As a person who spends most of my time abroad, I have a much better grasp on perceptions from the outside then I do on the inside. I can tell you what aspects of black culture are being portrayed in different countries, and what type of picture our mass media’s portrayal of black culture creates. Here's a spoiler, much like in the states, it isn't always great. I’ve had more conversations revolving around the “N word,” and it’s “appropriate,” usage than I would like to admit. The sad truth is often the outcome is people of multiple races finding no problem with themselves using it because "Kanye West says it." I've also had to explain to people wearing confederate flag attire (which was sold in their homeland outside the states) what that symbol means. I’ve seen predominately caucasian crowds at hip hop clubs worldwide not react to classics like this, this, or even some of the 90’s jams, yet go completely dumb when “N****z in Paris,” came on. While this in itself isn’t necessarily a huge issue, what it does show is that only a small, mass produced portion of an entire culture is being portrayed through a lens of the majority. On top of that, it also shows how the appropriation of the culture is something exported as well. If small glimpses of a culture is all that is being portrayed, how are those on the receiving end supposed to learn and appreciate the culture in full? 
I’m not an expert on these issue, but I am willing to point out a negative occurrence in hopes of making change. The cold hard fact is, unless we as a culture in the United States can at least accept the fact that we have messed up, and there is a hierarchal system which places certain demographics above others, we will never be able to make a change. As well, unless we can treat one another with dignity and respect in our own country, how can we expect folks outside the US to treat our differing cultures with respect? Our media, whether you are cognizant or not, spreads extremely far. What we do in the US, how we treat one another, and what we create in film, music, literature, and news has a large ripple effect. Its wake spreads much farther than most people could ever imagine.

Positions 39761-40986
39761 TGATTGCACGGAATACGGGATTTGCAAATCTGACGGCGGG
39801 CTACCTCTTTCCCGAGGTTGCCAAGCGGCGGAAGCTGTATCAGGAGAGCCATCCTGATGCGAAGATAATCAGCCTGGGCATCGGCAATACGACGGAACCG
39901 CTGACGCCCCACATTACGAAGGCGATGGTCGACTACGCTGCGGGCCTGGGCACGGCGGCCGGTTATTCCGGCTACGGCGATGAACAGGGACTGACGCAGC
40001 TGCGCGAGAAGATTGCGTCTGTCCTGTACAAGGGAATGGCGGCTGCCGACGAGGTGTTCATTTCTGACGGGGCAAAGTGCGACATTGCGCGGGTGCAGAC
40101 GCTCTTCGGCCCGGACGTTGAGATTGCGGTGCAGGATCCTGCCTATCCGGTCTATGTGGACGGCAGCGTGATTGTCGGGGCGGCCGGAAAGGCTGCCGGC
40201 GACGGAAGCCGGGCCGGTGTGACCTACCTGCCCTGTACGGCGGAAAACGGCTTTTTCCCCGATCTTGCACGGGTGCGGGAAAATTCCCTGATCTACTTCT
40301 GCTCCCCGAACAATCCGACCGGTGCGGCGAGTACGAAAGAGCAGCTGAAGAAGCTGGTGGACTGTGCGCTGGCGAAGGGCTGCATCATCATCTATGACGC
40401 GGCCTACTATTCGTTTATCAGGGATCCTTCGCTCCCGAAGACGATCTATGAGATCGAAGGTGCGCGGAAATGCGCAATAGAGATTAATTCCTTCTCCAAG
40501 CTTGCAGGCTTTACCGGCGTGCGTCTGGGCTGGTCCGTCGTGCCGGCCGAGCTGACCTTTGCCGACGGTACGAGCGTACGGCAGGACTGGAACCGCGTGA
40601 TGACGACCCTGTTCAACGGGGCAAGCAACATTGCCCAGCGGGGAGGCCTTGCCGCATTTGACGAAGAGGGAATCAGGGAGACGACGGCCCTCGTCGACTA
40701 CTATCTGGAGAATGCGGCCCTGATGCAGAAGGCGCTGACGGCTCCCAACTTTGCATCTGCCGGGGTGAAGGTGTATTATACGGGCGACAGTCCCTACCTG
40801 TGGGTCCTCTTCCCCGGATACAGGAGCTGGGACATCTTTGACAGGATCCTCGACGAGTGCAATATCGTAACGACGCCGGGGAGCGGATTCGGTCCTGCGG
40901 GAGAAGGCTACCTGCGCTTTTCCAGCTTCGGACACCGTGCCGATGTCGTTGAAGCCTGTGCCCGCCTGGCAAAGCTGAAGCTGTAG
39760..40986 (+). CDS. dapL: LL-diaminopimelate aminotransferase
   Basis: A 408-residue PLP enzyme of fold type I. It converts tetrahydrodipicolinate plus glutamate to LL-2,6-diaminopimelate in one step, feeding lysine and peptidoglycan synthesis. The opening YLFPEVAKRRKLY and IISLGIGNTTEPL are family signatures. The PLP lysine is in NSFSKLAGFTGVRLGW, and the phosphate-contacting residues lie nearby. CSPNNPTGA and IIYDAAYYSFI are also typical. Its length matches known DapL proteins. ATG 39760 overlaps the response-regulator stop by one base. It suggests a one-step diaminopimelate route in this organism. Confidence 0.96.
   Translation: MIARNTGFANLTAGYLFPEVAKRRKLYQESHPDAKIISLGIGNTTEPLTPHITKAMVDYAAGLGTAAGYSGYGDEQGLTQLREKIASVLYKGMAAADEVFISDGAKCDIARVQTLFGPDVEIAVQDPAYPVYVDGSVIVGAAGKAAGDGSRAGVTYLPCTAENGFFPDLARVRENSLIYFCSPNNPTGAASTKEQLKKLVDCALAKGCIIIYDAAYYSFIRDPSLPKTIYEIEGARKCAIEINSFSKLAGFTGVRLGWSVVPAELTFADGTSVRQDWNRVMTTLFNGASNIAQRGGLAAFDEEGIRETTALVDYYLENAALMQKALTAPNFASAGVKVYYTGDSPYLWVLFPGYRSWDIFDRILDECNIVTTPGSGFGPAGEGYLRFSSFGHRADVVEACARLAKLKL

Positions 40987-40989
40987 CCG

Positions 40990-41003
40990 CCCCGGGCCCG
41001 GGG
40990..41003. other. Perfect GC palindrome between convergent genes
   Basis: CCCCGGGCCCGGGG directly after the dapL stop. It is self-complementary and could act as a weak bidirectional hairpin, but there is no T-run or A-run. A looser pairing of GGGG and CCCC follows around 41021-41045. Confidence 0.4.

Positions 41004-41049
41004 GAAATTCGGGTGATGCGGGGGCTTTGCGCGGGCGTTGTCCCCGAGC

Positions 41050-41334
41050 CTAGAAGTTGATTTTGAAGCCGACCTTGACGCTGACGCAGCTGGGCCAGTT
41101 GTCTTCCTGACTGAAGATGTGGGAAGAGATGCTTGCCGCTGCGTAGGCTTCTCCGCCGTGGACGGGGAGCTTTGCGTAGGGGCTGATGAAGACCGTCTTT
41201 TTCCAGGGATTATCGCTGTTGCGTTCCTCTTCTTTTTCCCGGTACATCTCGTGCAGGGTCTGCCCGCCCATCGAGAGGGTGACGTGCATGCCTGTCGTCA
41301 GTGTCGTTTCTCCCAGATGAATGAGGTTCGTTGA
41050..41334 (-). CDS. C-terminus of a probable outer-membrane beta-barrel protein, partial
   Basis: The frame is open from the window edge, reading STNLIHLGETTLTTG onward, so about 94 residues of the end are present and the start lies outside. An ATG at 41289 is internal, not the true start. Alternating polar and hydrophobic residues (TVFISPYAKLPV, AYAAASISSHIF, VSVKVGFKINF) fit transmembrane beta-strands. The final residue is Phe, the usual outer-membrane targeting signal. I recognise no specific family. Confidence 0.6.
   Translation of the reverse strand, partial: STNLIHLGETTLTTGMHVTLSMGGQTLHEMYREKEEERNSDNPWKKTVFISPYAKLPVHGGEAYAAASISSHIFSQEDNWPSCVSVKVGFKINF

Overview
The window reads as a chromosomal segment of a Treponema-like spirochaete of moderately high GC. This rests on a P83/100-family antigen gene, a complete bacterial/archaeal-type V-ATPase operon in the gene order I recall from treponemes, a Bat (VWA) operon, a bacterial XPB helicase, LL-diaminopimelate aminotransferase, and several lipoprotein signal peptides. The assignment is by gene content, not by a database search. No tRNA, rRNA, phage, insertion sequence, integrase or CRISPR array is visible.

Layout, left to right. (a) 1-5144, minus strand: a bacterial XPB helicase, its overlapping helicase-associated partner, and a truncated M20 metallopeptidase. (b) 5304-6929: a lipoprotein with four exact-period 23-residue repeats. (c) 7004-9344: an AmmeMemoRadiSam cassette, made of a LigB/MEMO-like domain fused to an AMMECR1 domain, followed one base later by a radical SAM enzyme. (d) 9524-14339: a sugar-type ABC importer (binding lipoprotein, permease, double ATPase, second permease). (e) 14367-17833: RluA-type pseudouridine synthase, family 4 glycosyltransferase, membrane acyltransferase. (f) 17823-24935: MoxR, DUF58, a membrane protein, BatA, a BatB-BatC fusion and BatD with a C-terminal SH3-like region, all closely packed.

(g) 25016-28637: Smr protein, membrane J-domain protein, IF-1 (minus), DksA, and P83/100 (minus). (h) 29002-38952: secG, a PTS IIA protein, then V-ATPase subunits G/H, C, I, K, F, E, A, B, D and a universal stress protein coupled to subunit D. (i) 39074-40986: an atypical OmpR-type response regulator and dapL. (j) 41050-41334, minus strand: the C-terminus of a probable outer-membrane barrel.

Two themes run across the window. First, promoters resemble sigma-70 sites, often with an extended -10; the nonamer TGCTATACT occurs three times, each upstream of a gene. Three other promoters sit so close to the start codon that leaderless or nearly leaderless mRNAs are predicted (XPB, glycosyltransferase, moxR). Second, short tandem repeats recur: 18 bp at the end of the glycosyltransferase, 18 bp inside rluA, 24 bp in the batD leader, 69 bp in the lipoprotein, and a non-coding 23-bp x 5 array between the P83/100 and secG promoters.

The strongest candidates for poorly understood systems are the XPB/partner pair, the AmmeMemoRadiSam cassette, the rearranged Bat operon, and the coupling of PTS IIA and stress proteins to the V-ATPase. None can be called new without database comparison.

My hope is that if you find happiness in listening to music, using language, or enjoying literature or cinema created by people who don’t share your demographic, you realize that it is a privilege. What makes the US great is our diversity. We are the melting pot for a reason, and without all the cultures present, we would be no where near the country we are today (for better and for worse). The best way to show gratitude for this blessing is to acknowledge we have problems in our country, many of which specifically targeting those outside of the majority, and amend our own behavior. If we want to keep enjoying our delicious, multi-cultural existence, and want those outside the US to see it in a positive light, we need to start taking action that garners equality for every ingredient in the pot.


Is this how we want to portray multiculturalism to the rest of the world?



Photos courtesy of Black Girl Long Hair, Every Voice, and Noisey